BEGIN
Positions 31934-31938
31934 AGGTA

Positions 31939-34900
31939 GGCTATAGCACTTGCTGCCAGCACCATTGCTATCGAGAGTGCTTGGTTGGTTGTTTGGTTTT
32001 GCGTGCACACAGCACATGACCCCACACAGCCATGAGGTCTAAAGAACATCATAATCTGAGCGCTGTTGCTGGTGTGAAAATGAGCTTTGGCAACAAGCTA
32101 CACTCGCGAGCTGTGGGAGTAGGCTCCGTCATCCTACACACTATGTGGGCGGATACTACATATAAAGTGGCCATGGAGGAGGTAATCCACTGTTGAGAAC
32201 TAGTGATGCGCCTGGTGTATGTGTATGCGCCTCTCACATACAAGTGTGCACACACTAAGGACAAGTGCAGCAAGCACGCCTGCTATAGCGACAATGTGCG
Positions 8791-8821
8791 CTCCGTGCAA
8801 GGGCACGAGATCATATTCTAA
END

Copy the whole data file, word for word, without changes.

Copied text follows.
Positions 31934-31938
31934 AGGTA

Positions 31939-34900
31939 GGCTATAGCACTTGCTGCCAGCACCATTGCTATCGAGAGTGCTTGGTTGGTTGTTTGGTTTT
32001 GCGTGCACACAGCACATGACCCCACACAGCCATGAGGTCTAAAGAACATCATAATCTGAGCGCTGTTGCTGGTGTGAAAATGAGCTTTGGCAACAAGCTA
32101 CACTCGCGAGCTGTGGGAGTAGGCTCCGTCATCCTACACACTATGTGGGCGGATACTACATATAAAGTGGCCATGGAGGAGGTAATCCACTGTTGAGAAC
32201 TAGTGATGCGCCTGGTGTATGTGTATGCGCCTCTCACATACAAGTGTGCACACACTAAGGACAAGTGCAGCAAGCACGCCTGCTATAGCGACAATGTGCG
Positions 8791-8821
8791 CTCCGTGCAA
8801 GGGCACGAGATCATATTCTAA